Daishin McCabe

Auspicious Signs

Auspicious Signs Pay attention to your dreams, literally.  They might mean something important or be an auspicious sign.  Prior to the Buddha’s conception his mother

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Harried By Rest

Sometimes I’m so busy that I feel guilty about taking rest or finding pleasure in quiet moments by myself.  以閑為楽 means, to find pleasure in leisure, or to find pleasure in a quiet place removed from the concerns of the world.  On the surface it seems obvious that we should find joy in leisure time, but I find the statement to be a personal challenge from the universe to wake up to the joys of life all around us, even when we are totally stressed out.

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Kyoki Roberts Obituary

With family bedside, ROBERTS, Christine Kyoki, died December 19, 2023, at the age of 72 in Omaha, Nebraska. She is survived by her son, Joe Eliason, her daughter-in-law, Isabel, her three grandchildren, David (Amber), Tristan and Krista, by three great-grandchildren, Scarlet, Liam and Oliver, as well as her two sisters, Melinda Jane Roberts and Jean Shaw Roberts.

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Dragons Roar Cranes Whoop

Dragons Roar and Cranes Whoop

Dragons Roar and Cranes Whoop Introduction Religious beliefs are many.  Some people believe in heaven.  Others believe in reincarnation.  Some believe there’s only one God,

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Think/Feel Deeply

Absorbed in a Deep Feeling

Zen is not stoicism. Many people see it otherwise. Stone faces and stiff upper lifts, and a non-challan attitude. But all the Japanese Zen teachers I have trained with were never shy about expressing their true feelings. I’ve seen Zen masters share their joys and sorrows, their hates and their loves, their equanimity and their anxiety. Never did they not care about what was going on around them. They felt it all and felt it fully.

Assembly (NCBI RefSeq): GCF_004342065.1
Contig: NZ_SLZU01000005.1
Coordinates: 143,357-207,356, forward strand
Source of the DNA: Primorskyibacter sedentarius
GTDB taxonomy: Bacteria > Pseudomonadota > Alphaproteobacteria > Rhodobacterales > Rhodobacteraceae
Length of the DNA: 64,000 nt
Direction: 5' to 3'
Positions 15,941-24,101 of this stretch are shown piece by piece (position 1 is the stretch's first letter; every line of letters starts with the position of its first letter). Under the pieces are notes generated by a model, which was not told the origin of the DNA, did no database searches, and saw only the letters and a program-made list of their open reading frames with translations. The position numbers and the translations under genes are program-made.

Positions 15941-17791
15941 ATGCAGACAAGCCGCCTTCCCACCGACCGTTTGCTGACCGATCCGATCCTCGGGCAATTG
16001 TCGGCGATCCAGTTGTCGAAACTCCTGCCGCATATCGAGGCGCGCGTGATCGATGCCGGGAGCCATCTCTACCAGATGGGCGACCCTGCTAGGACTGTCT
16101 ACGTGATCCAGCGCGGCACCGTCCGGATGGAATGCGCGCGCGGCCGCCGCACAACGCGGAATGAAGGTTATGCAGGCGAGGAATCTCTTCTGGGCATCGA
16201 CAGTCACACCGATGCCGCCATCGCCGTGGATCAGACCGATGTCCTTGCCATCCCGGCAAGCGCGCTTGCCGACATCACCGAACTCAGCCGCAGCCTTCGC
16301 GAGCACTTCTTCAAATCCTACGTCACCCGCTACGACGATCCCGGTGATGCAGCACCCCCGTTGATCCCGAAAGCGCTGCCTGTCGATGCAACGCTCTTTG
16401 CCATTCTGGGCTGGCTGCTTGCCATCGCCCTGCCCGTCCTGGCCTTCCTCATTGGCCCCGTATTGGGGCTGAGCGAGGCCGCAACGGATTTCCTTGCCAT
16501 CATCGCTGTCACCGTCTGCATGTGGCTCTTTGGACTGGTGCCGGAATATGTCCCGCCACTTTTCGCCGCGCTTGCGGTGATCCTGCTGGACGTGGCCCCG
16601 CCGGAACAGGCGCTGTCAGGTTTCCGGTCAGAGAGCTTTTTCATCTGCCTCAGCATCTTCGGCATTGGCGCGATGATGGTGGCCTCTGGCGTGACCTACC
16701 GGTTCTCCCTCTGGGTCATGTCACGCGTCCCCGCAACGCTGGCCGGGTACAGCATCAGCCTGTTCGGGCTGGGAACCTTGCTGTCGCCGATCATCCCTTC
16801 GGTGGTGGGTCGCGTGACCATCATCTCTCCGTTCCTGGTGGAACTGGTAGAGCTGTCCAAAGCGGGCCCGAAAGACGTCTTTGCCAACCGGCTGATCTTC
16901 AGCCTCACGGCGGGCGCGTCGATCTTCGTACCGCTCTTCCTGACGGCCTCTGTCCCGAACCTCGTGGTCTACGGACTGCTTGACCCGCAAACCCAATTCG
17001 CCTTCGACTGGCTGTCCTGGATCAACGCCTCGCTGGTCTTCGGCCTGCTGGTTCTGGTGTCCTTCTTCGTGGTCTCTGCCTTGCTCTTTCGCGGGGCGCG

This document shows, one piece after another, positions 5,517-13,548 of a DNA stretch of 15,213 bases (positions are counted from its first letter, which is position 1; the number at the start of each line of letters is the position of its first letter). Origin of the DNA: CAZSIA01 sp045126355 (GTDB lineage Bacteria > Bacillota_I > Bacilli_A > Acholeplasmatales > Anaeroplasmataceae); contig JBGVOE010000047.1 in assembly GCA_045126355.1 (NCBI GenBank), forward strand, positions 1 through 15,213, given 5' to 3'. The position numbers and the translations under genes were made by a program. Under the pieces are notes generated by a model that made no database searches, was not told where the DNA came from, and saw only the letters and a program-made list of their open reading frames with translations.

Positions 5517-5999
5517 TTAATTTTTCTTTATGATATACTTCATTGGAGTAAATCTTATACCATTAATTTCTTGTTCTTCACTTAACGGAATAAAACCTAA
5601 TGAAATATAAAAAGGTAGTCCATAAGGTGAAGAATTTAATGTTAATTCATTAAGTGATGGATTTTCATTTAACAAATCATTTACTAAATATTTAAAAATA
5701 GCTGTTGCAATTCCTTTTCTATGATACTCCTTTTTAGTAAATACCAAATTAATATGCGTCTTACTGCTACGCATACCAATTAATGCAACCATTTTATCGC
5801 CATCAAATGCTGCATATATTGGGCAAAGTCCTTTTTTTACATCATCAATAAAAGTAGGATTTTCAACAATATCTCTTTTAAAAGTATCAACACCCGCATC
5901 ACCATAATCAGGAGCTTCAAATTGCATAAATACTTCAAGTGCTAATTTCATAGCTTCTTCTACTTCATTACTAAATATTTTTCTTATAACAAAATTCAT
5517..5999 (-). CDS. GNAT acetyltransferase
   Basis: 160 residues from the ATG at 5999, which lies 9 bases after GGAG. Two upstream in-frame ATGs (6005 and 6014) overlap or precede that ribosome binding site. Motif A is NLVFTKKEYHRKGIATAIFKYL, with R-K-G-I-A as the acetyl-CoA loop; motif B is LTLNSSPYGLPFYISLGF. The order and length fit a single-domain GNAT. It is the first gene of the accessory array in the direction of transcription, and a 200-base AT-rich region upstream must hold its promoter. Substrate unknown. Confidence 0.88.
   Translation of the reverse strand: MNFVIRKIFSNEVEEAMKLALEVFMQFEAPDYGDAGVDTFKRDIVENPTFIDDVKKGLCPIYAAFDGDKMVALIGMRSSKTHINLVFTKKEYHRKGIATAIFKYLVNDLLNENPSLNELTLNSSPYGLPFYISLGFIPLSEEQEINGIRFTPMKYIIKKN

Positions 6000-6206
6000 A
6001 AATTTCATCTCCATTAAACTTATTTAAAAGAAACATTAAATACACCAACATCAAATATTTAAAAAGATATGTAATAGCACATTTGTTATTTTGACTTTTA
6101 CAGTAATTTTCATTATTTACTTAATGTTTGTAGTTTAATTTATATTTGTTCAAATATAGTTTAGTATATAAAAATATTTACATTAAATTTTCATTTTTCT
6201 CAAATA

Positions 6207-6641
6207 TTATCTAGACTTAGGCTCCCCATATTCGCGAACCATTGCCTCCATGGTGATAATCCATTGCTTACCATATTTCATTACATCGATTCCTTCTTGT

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Zen and the Martial Arts

Zen and the Martial Arts 文徳武功 or “Bun Toku Bukou” can be translated as something like, “Literary/Cultural virtue and martial skill.” As a kid, I

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"No Merit" or "Mu Kudoku"

Eye-Opening Understandings of Merit Never Explained in Western Zen

“Bodhidharma’s Emptiness,” is a story often pointed to as a foundational Zen text, yet one of its central concepts – merit – is assumed intelligible to any western reader. I studied this story for my “Shuso Ceremony,”# and though I became intimate with it some 20 years ago, there’s much of it that I’ve taken for granted. The story appears as the second case in the Shoyoroku, or the Record of Serenity, and as such is of primary importance for understanding Zen. How is it that “merit” has gotten so overlooked?

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Value Simplicity and Effortlessness

Just quietly sit down and notice what’s right in front of your eyes. It’s simple. No need to go somewhere. Dogen Zenji says, “The Way is basically perfect and all pervading. What good does it do to travel around to practice?” Wake up with the circumstances present in your life right now. Don’t wait for some future time when things will be “better.” That future time may never arrive.

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